The citizen. (Honesdale, Pa.) 1908-1914, October 13, 1911, Page PAGE 8, Image 8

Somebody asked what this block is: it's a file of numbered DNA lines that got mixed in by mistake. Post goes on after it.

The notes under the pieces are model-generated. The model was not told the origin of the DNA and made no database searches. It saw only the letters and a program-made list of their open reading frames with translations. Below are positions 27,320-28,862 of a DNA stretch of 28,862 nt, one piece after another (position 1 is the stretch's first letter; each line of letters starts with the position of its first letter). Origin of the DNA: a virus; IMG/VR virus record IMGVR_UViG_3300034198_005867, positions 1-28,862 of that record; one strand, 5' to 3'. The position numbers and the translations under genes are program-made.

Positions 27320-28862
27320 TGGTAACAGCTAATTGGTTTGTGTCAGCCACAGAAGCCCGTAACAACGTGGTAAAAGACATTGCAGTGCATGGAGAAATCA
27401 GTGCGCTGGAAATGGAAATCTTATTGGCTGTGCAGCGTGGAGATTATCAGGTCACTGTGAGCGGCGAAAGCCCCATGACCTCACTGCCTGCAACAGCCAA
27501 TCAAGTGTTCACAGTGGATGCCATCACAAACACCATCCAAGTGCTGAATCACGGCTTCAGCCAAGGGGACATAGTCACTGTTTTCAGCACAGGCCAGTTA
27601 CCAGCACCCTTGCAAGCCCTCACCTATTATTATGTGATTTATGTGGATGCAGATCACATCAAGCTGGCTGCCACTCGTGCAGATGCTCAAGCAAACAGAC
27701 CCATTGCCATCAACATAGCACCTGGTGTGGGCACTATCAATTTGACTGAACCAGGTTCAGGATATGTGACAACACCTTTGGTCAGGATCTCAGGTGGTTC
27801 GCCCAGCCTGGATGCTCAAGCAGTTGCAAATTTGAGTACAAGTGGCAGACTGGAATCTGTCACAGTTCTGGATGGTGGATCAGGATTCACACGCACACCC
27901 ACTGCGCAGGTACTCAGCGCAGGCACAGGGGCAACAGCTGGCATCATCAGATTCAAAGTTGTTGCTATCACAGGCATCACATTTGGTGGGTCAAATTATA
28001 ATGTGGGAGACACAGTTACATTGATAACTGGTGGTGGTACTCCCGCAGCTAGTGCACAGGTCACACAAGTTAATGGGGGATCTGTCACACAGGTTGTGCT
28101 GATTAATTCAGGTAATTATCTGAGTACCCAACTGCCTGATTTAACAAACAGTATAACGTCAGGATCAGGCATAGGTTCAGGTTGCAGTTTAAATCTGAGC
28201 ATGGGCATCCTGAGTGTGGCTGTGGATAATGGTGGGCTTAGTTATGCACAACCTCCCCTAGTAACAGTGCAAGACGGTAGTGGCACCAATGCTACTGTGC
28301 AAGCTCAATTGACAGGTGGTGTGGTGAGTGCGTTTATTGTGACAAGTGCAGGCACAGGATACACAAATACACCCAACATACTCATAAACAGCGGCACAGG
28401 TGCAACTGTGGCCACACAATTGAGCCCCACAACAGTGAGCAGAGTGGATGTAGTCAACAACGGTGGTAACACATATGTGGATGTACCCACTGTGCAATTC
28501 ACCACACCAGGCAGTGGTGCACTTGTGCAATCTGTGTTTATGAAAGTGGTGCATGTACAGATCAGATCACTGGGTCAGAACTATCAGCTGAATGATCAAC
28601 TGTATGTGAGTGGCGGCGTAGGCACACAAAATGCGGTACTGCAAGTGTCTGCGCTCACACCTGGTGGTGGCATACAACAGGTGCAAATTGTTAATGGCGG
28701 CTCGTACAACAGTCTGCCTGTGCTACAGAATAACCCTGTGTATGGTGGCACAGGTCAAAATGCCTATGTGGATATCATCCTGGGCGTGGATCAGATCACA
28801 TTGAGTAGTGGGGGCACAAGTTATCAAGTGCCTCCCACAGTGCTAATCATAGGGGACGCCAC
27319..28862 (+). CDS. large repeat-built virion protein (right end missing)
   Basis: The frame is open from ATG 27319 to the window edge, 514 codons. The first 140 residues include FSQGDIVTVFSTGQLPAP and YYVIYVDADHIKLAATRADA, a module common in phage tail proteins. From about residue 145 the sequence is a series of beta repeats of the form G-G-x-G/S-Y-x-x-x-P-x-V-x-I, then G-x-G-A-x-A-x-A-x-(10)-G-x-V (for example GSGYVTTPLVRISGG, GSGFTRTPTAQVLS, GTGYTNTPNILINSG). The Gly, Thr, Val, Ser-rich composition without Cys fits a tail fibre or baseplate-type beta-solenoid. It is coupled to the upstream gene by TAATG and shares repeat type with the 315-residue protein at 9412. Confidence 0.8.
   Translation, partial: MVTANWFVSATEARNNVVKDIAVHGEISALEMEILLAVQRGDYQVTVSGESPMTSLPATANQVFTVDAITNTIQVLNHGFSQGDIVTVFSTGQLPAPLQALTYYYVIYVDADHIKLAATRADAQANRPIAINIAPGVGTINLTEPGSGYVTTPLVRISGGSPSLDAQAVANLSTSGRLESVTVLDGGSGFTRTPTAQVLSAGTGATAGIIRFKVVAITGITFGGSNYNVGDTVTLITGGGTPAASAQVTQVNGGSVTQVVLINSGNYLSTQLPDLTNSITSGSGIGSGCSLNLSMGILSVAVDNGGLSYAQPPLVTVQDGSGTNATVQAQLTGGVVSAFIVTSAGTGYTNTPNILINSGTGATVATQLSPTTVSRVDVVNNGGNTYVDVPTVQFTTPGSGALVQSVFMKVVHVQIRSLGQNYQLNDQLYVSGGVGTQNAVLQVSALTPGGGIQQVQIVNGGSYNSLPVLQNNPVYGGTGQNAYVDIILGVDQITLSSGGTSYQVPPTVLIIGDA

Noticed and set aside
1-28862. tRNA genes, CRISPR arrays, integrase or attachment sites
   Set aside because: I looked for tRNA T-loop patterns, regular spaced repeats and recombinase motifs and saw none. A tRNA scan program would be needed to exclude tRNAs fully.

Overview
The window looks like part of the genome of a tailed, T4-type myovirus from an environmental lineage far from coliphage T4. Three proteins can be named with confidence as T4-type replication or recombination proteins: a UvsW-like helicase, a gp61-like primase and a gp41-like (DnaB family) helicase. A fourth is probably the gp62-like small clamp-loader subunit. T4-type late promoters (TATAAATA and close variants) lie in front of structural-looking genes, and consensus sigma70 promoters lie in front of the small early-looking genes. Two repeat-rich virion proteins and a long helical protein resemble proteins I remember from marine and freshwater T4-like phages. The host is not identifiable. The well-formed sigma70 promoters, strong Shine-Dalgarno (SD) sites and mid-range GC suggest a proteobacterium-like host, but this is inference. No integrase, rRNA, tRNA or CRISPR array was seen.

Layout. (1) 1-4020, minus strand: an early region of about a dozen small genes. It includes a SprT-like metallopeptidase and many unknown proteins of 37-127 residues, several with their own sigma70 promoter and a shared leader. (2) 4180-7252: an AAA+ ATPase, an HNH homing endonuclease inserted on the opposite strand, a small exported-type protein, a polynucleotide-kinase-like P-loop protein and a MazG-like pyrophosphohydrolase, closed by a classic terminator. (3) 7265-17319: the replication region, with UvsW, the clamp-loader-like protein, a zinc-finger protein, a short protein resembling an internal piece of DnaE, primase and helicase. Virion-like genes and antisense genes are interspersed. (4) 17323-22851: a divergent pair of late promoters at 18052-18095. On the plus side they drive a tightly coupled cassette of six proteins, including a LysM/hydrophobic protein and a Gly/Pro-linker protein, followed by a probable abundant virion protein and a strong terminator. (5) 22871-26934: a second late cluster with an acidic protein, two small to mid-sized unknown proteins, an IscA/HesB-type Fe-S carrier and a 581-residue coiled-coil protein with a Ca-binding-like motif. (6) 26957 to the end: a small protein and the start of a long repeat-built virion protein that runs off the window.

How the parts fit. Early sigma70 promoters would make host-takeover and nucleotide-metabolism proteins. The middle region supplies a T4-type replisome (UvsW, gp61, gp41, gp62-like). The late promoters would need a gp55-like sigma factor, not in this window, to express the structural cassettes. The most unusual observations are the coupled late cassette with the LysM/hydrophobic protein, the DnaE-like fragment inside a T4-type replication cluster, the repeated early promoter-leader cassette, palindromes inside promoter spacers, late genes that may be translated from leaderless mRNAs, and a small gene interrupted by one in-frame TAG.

PAGE 8 THE CITIZEN, FJUIUY, OCTOIJRn 1.1, 101 1. LABOR T ISSUE. McNamara Defense Alleges "Union" Prejudice. HOLIDAY HALTS THE TRIAL Examination of First Juror of Vehiri Brings Out Line of Defense Will Oppose 'a Jury With Any Feeling Against Or ganized Labor. Los Angeles, Oct. 12. James B. Mc Nnniara, Ironworker and alleged dy namiter, Is now on trial for bis life. charged with the murder of Charles Huggerty, one of twenty-one persons who lost their lives in the explosion thut wrecked the Los Angeles Time building on the morning of Oct. I. 1010. John J. McNamara was returned to his cell in the county jail, there to await the outcome of the trial of his 1 rather. Early the defense Indicated clearly the tight It Is going to make to get is jury to Us liking. When the examlnn tlon of the first vcnlremau called. . T. Nelson of Long Beach, .commem-ed Lecomte Duvls began questioning hlui us to his opinion regarding labor or ganlzatlons. The prosecution objected to this Hue of questioning, iissertini: that organized labor Is not on trial that this Is to be a trial of Individuals and not of the Issues between capital and labor. Davis Anally withdrew tin questions. Much time was taken up with tin examination of Nelson, Clarence nar row, chief counsel for the defense, and Joseph Scott, associate counsel, assist lug Davis. Nelson was trapped dually Into un admission of some prejudice In the case, and It is certain he will In challenged. Adjournment was taken until 10 o'clock Friday morning, as today Is Columbus day, a legal holiday In Call foruin. Every seat In the courtroom had been taken long before the McNnmaras en tered the room. The attorneys for the defense were there also. The attorneys' for the prosecution did not appeal until . llfteen minutes later. After the venire had been sworn the district attorney called for the Indict ment and made a brief statement of the case. He pointed out J. B. McNa mara to the occupants of the Jury box and read the charge, calling attention to the date of the disaster. Mr. Davis began the examination of the prospective jurors. After asking them the usual questions, ho com menced questioning Z. T. Nelson. Ilnv lug brought out that Nelson was a armer. now retired, he asked him whether he, being aware of the "bit ter" warfare In the United States be tween labor nnd capital, had sympa thies either way. This was objected to by the prosecution and Davis, address ing the judge, said: "While it is not alleged in the in dictment that this alleged crime grew out of a labor war between the Times aud organized labor, yet the prosecu tion will claim this. It Is alleged that the motive of the crime was to nvenge the attitude of the Times toward or ganized labor. We have to meet that Your honor will agree that no man op posed to organized labor should act on the jury." Davis dually withdrew his question. HEAVY SNOW IN MONTANA. Telegraph and Phone Lines Into Butte Down For Hours. Butte, Mont., Oct. 12. The heaviest snowfall in twenty years cut Butte off from the outside world yesterday. Every telegraph and telephone wire out of Butte was down and street car tralUc was entirely supended. The snow In the streets was two feet deep. Between Butte and Anaconda the weight of snow on the wires not only broke them, but pulied down miles of poles. The phone lines will practically have to be rebuilt. Thousands of school children were unable to go to school on nccount of the depth of the snow. The railroads have suffered little and trains are run ning on the through Hues. DIVORCES AUTHOR CHESTER. Writer of Get-Rick-Quick Stories Must Pay Alimony. New York, Oct. 12. Supreme Court Justice Deluney signed an Interlocu tory decree of divorce for Sirs. Eliza beth M. Chester from George Ran dolph Chester, writer of the "Get-Rich-Quick Walllngford" stories. Under a stipulation In the divorce proceedings Chester pays his wife 51. COO a year for her own support and $2,400 a year for their two children, George It., Jr., four teen years old. and Robert F. Chester, seven. The Chesters were married In Dav enport, la., In 1605. The Rev. Dr. Sewell Dies. Bangor, Me., Oct. 12. The Bev. Dr. John S. Sewell, professor emeritus of honilletlcg at the Bangor Theological seminary, is dead of pneumonia. He was a member of Commodore Perry's famous expedition to Japan. Will Feast Newport Boys. Newport, It. I., Oct. 12. Mrs. Freder ick W. Vanderbllt has announced that she will give a Thanksgiving dinner to the newsboys and messenger' boys of Newport this year, as she has done In the last seventeen yearn. J. C. CROPSEY. Ex Police Commissioner of New York May Do .Prosecutor. VJ " vs "'J 1911, by American 1'ress Association. New York. Oct. 12. James C. Crop sey. ex-police commissioner, was nomi nated for district attorney of King's county by the Itcpubtlcau convention in Brooklyn. In Queens the Republicans nomi nated James A. Dayton of Bnyside for district attorney. lie Is a graduate of New York university and was admit ted to the bar In 1001. He served as assistant district attorney under Dnr- nn rrom lonii to 1000. DEFENDS TRUST PROBERS. Wickersham Denies Rumors of Shake up Because of Attacks. Washington, Oct. 12. Attorney Gen eral Wickersham has Issued nn em phatic denial of a report which has been current In Wnslilnctnn fnr kov. oral days that a shakeup Is Impending in tno uureau of Investigation, the se cret service division of the depart ment of justice. Mr. Wickersham said said that he has entire confidence in Its operation under Stanley W. Finch, chief of the bureau, and added that in his opinion the newspaper aud other attacks upon the bureau were prompt; ed by Its efllclo. t and successful re sults which resulted in Its Investiga tion. The bureau hns a force of about a hundred examiners, aircnts nnd nr. countants and hns become nn Impor tant branch of the covernmonr sprvlpn since the trust Investigations wero be gun. The bureau was created as a result of the light between former President Roosevelt and lnndnrs in congress over the alleged Illegal oper ations of the secret service division of the treasury. At that time members of congress were anxious to limit the secret service officers in the treasury to functions of detecting counterfeit ing and protecting the life of the pres ident. TO PAY FOR SMUGGLING. Nathan Allen's Outlay Will Be $162, 000 In Jenkins Case. Kenosha, Wis., Oct. 12. Nathan Allen, the Kenosha leather manufac turer, who was fined $12,000 for smug gling in New York recently, will make a closed Incident of the case, and It is announced here among people very close to Mr. Allen that the suit brought against him by the government to re cover customs and costs to the amount of $130,000 will never get Into the courts. They say Mr. Allen has notified the government agents to figure up the amount that is alleged to be due the government, nnd It will be paid. This $130,000, with the flue paid, will bring his total expenditure in the Jenkins Jewels up to $102,000. HOLDS NELSON TO A DRAW. Former Champion Lightweight Finds Surprise In Beecher. New York, Oct. 12. In n slambang ton round glove fight Battling Nelson, tho former world's lightweight cham pion, earned a draw with Willie Beecher, tho local boxer, at the Madi son Athletic club. It was Nelson's hurrlcnne fighting In tho last round that saved him from defeat on points. Up to that time Beecher had shown skill In handling punches to have n slight advantage. Nelson was outclassed In speed In the early rounds. Lehigh Tie the Tigers. Princeton, N, J., Oct. 12.-IrIuceton struck a snag In Lehigh, aud the best the Tigers could do was to escape with a 0 to 0 score. Although Princeton forced the play throughout tho game, making eight first downs to Lehigh's oue, It was not until toward tho end of tho third period that Baker man aged to break away with n sixty yard run for a touchdown. 'froin 'which he kicked the goal ejii saved the game: Mr . VJ 0 Coatesville Girl Points Him , Out as Her Assailant. , WAS IN BED WHEN' ARRESTED Negro Found Under Covers Fully Clothed Identifies Him Watching From Hotel Window and Con firms Accusation In Police Station Later. ' I West Chester, Pa., Oct. 12. Amy' McElhaney, the fifteen-year-old school girl who was attacked by n colored man on n lonely road near her home' at Coatesville Monday afternoon, iden tified Thomas Harmon, under arrest here on suspicion, as her assailant. i Harmon was arrested at his home by the state police. The constabulary were seeking him on n clew given by Elmer Rauibo, u farmer. When taken Into custody Hnrraon was lying In bed fully clothed. He admitted knowing the McEJhiincys, but denied all knowl edge of tho attack. Harmon wus brought here soon aftei his arrest, and arrangements were, mndo to have the girl come over from Coatesvlllo to see whether she could. Identify him. Miss McElhaney came to West Chester and was taken to a hotel opposite the courthouse. j She was seated at a window over-' looking the street when Harmon was being led from tho Jail to the court house. As Harmon passed Miss El' hnnoy leaned forward. "Father, that's the man," she sud denly cried. Mr. McElhnuey Immediately took her over to the olllce of tlie district' attorney, where Harmon had been led.j As she entered the room Harmon wasi seated by a window, tho light falling upon his face. Miss McElhaney hesitated only for a ( moment and trembled as she gazed at j the prisoner. . i "Yes, that's the man," she stated emphatically. "I recognized him as1 he passed across the street from the 1 hotel. 1 wns not sure that I would, know him, but I am satisfied that! there has been no nilstnke.." Harmon said nothing. He was sev-j oral times questioned, but refused to' answer. After the Identification the. negro was taken back to the county i jail. A dramatic turn was given the ne-1 gro's arraignment. The girl appealed j to the people of Coatesville not to wreak summary vengeance on her as- sailant. ' At first she tried to speak to the crowd that surrounded the courthouse, but their cries for speedy vengeance ! on the negro made it impossible for ' her to be heard. Then she wrote this , message, addressing It to the people-of Coatesville: ' "Do not darken the fair nnmc of your town by another such occurrence as that of Aug. 13. There Is no need of mob violence against the negro, who, 1 am given to believe, will be punished by law with tho greatest pos sible dispatch." j The negro after a brief hearing was held for trial. ! ACQUIT ALLEGED LYNCHERS. Out of Seven Trials For Coatesville Affair Seven Go Free. West Chester, Pa., Oct. 12.-Albcrt Berry nnd William Gilbert were found not guilty of murder for their alleged share in the death of Zach Walker, the negro who was burned at the stake la Coatesville. This makes seven acquittals out ol seven trials, with two men yet to be tried. Jnck Miller, who was in the posse that pursued and finally cornered Walker in the tree where lie shot him self, corroborated Berry's testimony, dcclnrlng that both he and the defend ant had counseled the members of the posse ngalnst lynching Walker when there was talk of It. Tho witness was asked by Judge Butler whether Walk, up at the time looked like u fit sub ject for u lynching., "No," replied Miller. "I thought he was dead." MURDERED ON LONELY ROAD. Schuiykill County Man Attacked, Killed and Robbed. 1'ottsvIIle, Pa., Oct. 12. Tho body of Anthony Betch was found on the public road near his home at New Castle, witli the nose cut off and tho forehead and right temple caved In. There are evidences that a knife and club wero used by his assailants dur ing a severe struggle. Bobbery was the cause of tho mur der, as Ketch's pockets were rifled aud turned Inside out, and his watch and money are missing. A detail of tho state police is working on the clews. Betch had been to St. Clair and spent money freely. It is believed that when he started for bis home, two miles from there, lie was followed by two r more men, who, nfter beating him to death, robbed him. Fatal Motorcycle Crash. Philadelphia, Oct. 12. Annie Yount is dead and James Hunter is dying at tho result of a collision of a motor cycle with a trolley car. Tho girl was riding on tho handlebar of the ma-, chine, which Hunter was driving when tue collision occurred. EDWARD M GROUT. New York Bankor Indicted For Alleged False Reports. New York, Oct. 12. Edward M. Grout, formerly comptroller of New York city and president; of the Union bank of Brooklyn before It failed, was indicted by the Kings county grand Jury on the charge of making a false report to the state banking depart ment. James T. Ashley, formerly cashier of the bank, was Indicted on the same grounds, the Indictment nllcgliig he concurred with Grout in making the report, which is declnred to be false. Grout and Ashley were accompanied by nn imposing array of counsel, who took no active part in the proceedings except to stnnd about their clients in a protecting attitude. NEW EVIDENCE OF BRIBES. Lorimer Probers Hear More About $1,000 Offers. Chicago, Oct. 12. Startling charges of hitherto unknown offers of money to members of the Illinois legislature of 1000 to get votes enough for Sen ator William Lorimer nnd the testi mony that tho senator himself the night previous to his election declared he was to be "put over" were made before- the subcommittee now probing Lorlmer's election in Chicago. Representative John Griffin of Chicago- was named by Representative Henry Terrill of Colehester as the man who had told him "there was $1,000 or more in it" if ho would vote for Lor imer." "Griffin asked me to vote for Lor imer," the witness told the committee. "I asked what there was In it. "He told me- there was at least $1,000 in it. I just asked out of cnrloslty. That ended the conversation." Terrill declared that he did not want tho committee to interpret his testi mony as nn accusation that Griffin had offered him a bribe. "Griflln never offered me anything," he said. "He merely told me when I nsked him that he believed a mnn could get at least $1,000 for voting for Lorimer," FEAR ATTACK FROM SEA. Portuguese Government Recalls Navy From the North Coast. Lisbon, Oct. 12. The government has recalled, In nn urgent command, nil warships from the north const and tho, entire fleet is anchored in the Tagus, with steam up ready to sail. This Is accepted as confirmation of n report that the royalists have some thing armed afloat, against which pre caution must be taken. The monarchist adventure on land Is regarded as lost. Government forces are concentrated on three sides of the enemy, who are Intrenched near tho Spanish border. ENJOIN I. C. STRIKERS. Federal Judge In Illinois Grants Tem porary Order. Spriugtleld, 111., Oct. 12.-On applica tion of tho Illinois Central, Judge Humphrey In tho United States circuit court has Issued a temporary injunc tion restraining strikers from interfer ing -vith the road in the southern dis trict of Illinois. A hearing on motion for a permanent Injunction will be held Nov. fl. Weather Probabilities. Fair today nud Frldny; not much change in temperature; light northwest winds, becoming variable Friday. 4,118 Students at Harvard. Cambridge, Mass., Oct. 12. There are 4.118 students enrolled at Har vard. Market Reports. BUTTER Steady; receipts, 11,233 pack ages; factory, current make, 18V4a21Wc. CHEESE Steady; receipts, 4,882 boxes; state, average fancy, per lb., 144c EGGS Steady; receipts, 14,533 cases. POTATOES Easy; state, per bbl., $2.2Ca 2.37; Bweets, Jersey, No. 1, per basket, 76c nH.25; southern, per bbl., J1.7oa2.25. HAY AND STRAW-Firmer; timothy, per 100 lbs., $1.05al.25; shipping, Jl; clover, mixed, Jlal.15; clover, Jlal.lS; straw. Ions rye, SOa&c; oat nnd wheat, 60c. LIVE POULTItY-Weak; chickens, broil ers, per lb.. 12al3c; fowls, 12al4c; roosters. 9a9Ho. DRESSED POULTRY Weak; turkeys, fresh, spring, choice, per lb., I8a22c; chickens, Philadelphia squab, broilers, per pair, 40a50c.; Pennsylvania broilers, per lb., 18al9c; roasting, 18aUa; western, milk fed roasting. 16alSc; corn fed roasting. 14a Uttc; mixed sizes, UaUc.j squabs, white, per dot, JLT&al. t -xx REJOICEJ ROME. People Happy Over Sue cesses at Tripoli. ARMY OF OCCUPATION LANDS. Perfect Organization of Expedition and Secrecy of Departure Causes Much Favorable Comment Willing to Permit Turks to Evacuate With Military Honors. Rome, Oct. 12. Tho nrrival of the Italian landing expedition at Tripoli Is officially announced. Forty troop ships, escorted by four battleships, submarines, destroyers and torpedo touts, have reached Tripoli. The con voy advanced In line and dropped anchor four miles offshore. The disembarkation by means of rafts began as soon as the ships had come to anchor, and the warships flml salutes. There was prolonged cheer ing nnd excitement mingled with some bedding of tears. The landing was admirably conducted. The news of Monday night's skir mish, which has assumed the propor tions of a victorious battle, coupled with the successful landing of the troops, has provoked a frenzy of re joicing In Rome. The perfect organization of the ex pedition ami the secrecy of its de parture is receiving the most favorable comment. It is said that Italy is will ing .o allow the Turkish garrison to evneute Tripoli with military honors nnd spare it the humiliation of sur render provided that Turkey is willing to become reconciled to the uncondi tional loss. Peace under such condi tions Is possible, though it Is not con sidered imminent. END OF WAR IN SIGHT. Germany Reports Success In Efforts For Suspension of Hostilities. London, Oct. 12. Router's Berlin correspondent says Mint from an au thoritative quarter It Is learned that the efforts of the lowers, especially of Germany, to secure u suspension of hostilities In Tripoli have been so suc cessful that both belligerents have agreed upon an armistice, though ofll- cial decision has not yet been taken. Italy will continue to send troops to Tripoli pending the outcome of the ne gotiations which will follow the arm istice, but no hostilities will occur. NOT PREPARED P0R WAR. Turkey's Minister of War Hopes For j Intervention of Powers. Constantinople, Oct. 12. Shevkat I'nsho, minister of war, says that even Asia Minor was not properly garrl-1 soued, for Turkey hod not believed that there was reason to fear attack. Ihe defense of Tripoli was Impossible, ' Turkey was prepared to go in the mat ter of concessions, Shevknt Pasha said: "We have not yet decided. We nre waiting to know what Italy's demands will be." In reply to a question regarding Tur key's hopes of mediation of the pow ers, or If she contemplated a direct communication with Italy, he replied: "We hope that Italy will spare us that. The intervention of the powers is the most suitable way to have the mat ter settled." FATHER OF SEVENTEEN. Iowa Man of Sixty-eight Also Step daddie to Seven Others. Marshalltown, In., Oct. 12. D. K. Ewalt nt the age of sixty-eight is re joicing over the birth of his seven teenth child, n boy weighing nine pounds, in addition to the seventeen of his own ho Is stepfather to seven children. All twenty-four nre living. Mr. Ewalt's present wlfo Is his fourth. No 1 bore him one child, No. 2 six, No. 3 four and No. 4 six. As a bride Mrs. Ewalt brought to .Mr. Ewalt seven children by a former marrloge. She is now tho mother of thirteen. Her age is thirty-eight years. NEW JAPANESE AMBASSADOR. Viscount Chinda May Be Transferred From Berlin to Washington. Berlin, Oct. 12. It Is reported that the Japauese ambassador to Germany, Viscount Chluda, will be transferred In February to Washington, to suc ceed Viscount Uchlda, who has re turned to Tokyo to assume the post of minister of foreign nffalrs. EnJIro Yamaza, counselor of the Jap anese embassy nt London, will, it Is said, replace Chluda here. Viscount Chluda was educated in the United Stntes. TALE OF THE WEATHER. Observations of tho United States weather bureau taken at 8 p. in. yesterdny follow: Temp. Weather. New York 50 ' Cloudy Albany ,. 68 Cloudy Atlantic City... 00 Cloudy Boston 02 Cloudy Buffalo ......... 68 Clear Chicago 02 Clear St. Louis , .08 Cloudy New Orleans.,',; A :Raln Washington"... 02 Clear GAME LAWS IN NEW YORK AND PENNSYLVANIA, So many letters have been received at The Citizen ofilce asking about tho game laws ot the states of New York and Pennsylvania, that we publish below the laws of the two states, 'iney aro as follows: New York Laws. Deer Dutchess county, Sept. 16 to October 31. Deer Ulster county, Oct. 1G to Oct. 31. Deer Sullivan county. Town of Neyerslnk, Cochecton, Highland, Bethel, and all that section of the towns of Mamakattng and Thompson, lying south of the Newhurg and Cochecton turnpike, Oct. 1G to Oct. 31. Deer Orango county, town of deerpark only, Oct. 16 to Oct. 31. Gray Squirrels Oct. 1 to Nov. 30. Hares and rabbits Oct. 1 to Feb 1. Not to be hunted with ferrets. Mink and Skunk Nov. 1 to March 15. Muskrat Nov. 1 to April 1G. Grouse October 1 to November 30. No open season in Duchess county. Pheasants In Dutchess county. Nov. 1 to Dec. 31. Quail Nov. 1 to Nov. 30. No open season In Dutchess county. Woodcock October 1 to Novem ber 30. Ducks and Geese 'Sept. 16 to January 10. Not U be taken in the night, from sunset until sunrise. Snipe and plover Sept. 16 to Dec. 31. No open season for wild birds, ex cept English sparrow, crow, hawk, crow-black bird, snow owl, great horned owl and kingfisher. Trout 'April 15 to August 31. Lake Trout In counties of Ulster, Sullivan, Orange, Rockland, West chester and Richmond, (Lake trout only), May 1 to June 30, Pickerel and Pike May 1 to Feb. 28. Black and Oswego bass .Tuna ,tr to December 31. Pennsylvania Lnws. Bear, unlimited, Oct. 1 to Jan. Use- of steel traps forbidden. 'Blackbirds, all kinds, and doves, unlimited, Sept 1 to Jan. 1. Deer, male, with horns visible above the hair, one each season, Nov. 15 to Dec. 1. English, Mongallan, Chinese and Rlngneck pheasants, ten in one day, 20 in one week and iifty In one sea son, Nov. 1 to Dec. 15. Hare or rabbit, ten in one day, Nov. j. to Dec. 15. Hungarian quail, five in one day, 20 in one week and thirty in one season, Oct. 15 to Nov. 15. Plover, unlimited, July 15 to Dec. Quai commonly called Virginia partridge, ten in one day, forty in one week and seventy-flve In one season, Nov. 1 to Dec. 15. Racoon, unlimited, Sept. 1 to Jan. Ruffled grouse, commonly called pheasant, live in one day, twenty In one week and fifty in one season, Nov. 1-to Dec. 15. 'jan. T. cu 1 L" Snlne.. Jack or Wltann. unlimited Sept. 1 to May 1. Squirrel, fox, black or gray, six of tlle combined kinds In one day, Nov. 1 to Dec" lf;- , web-rooted wild water fowl, ot all '""' ""T1. 1 1. 1 10 ,pm lu N w ??atf?5es"nls.e in one season. Nov. 1 tr. i f. Woodcock, ten in one day. twenty in one week and flfty In one season, Oct. 1 to Dec. 1. A CARD. To the Voters of Wayne County: I take this method of returning my thanks for the nomination given me by my friends at the late primar ies, for the olllce of Prothonotary. I fully appreciate this mark of their confidence in me, and if chosen to the ofilce La Novemger shall endeavor to justify this confidence by a faithful performance of all official duties. My record is before the public and I wish to bo judged by it. My best ef forts have been given to the service of the people, in a legislative posi tion, which it is well known, affords an Inadequate compensation; and I now appeal to the people for their support in my efforts to attain a position in which the performance ot duty Is better rewarded. Yours respectfully. LEOPOLD FUERTH. II HAL ESTATE DEALS. Allen K. Lloyd and wlfo Equin unk, to William A. Bleck, Equinunk. Parcel of land in Manchester town ship. Consideration $400. 'Asa Ilollister and wife, Salem township, to Elizeur Fessendun, Sa lem township, 1 acre and 79 1-5 per ches. Consideration, $50. This transaction took place September 29, 1876 and tho deed was entered Oct. 11, 1911, just twenty-flvo years la ter. Anna Fruiermuth to Otto Freler muth, both of Mllanvllle. 29 acres of land in Damascus township. Con sideration $1. Elizeur Fessendun, Salem town ship, to Holllstervlllo Creamery Co. Ltd., Salem township. Parcel of land in Hollisterville. Considera tion $3,000. HOW'S Tins? We offer One Hundred Dollars Reward for any case of Catarrh that cannot be cured by Hall's Catarrh Cure. F. J. CHENEY & CO., Toledo, O. We, the undersigned, havo known F. J. Cheney for the last 15 years, and believe him perfectly honprablo in all business transactions and fi nancially able to carry out any ob ligations made by his Arm. Walding, Kinnan & Marvin, Wholesale Druggists, Toledo, O. Hall's Catarrh Cure Is taken In ternally, acting directly upon the blood and mucous surfaces of the system. Testimonial sent free Price 76 cents per. bottle. Sold by all Druggsts. Take Hall's Family Pills for con-stlpation.